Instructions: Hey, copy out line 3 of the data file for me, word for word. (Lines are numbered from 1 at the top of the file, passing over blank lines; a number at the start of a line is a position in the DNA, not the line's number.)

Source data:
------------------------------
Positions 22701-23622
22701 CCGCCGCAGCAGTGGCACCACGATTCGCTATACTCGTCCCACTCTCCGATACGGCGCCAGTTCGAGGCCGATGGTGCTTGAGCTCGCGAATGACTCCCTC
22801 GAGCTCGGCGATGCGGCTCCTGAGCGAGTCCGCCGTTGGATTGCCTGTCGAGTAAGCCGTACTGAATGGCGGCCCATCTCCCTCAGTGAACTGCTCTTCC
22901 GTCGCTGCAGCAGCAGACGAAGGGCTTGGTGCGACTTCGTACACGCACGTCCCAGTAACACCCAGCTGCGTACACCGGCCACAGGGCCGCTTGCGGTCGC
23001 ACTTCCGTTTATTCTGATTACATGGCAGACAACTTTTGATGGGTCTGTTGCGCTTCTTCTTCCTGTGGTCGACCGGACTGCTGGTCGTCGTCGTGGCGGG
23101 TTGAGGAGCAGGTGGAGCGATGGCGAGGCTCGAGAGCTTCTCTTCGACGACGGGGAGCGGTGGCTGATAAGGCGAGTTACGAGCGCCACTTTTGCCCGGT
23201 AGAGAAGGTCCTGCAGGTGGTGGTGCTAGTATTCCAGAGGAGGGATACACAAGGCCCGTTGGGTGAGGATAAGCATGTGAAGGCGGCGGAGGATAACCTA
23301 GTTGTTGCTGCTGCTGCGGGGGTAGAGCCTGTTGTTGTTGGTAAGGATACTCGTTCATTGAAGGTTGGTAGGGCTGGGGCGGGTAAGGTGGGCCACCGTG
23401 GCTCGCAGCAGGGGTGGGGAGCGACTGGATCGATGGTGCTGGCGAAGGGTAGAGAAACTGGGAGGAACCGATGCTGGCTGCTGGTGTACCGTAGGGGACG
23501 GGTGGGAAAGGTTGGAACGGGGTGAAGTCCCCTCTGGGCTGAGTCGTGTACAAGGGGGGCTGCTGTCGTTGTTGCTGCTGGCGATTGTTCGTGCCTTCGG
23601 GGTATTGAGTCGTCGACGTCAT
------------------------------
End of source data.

22801 GAGCTCGGCGATGCGGCTCCTGAGCGAGTCCGCCGTTGGATTGCCTGTCGAGTAAGCCGTACTGAATGGCGGCCCATCTCCCTCAGTGAACTGCTCTTCC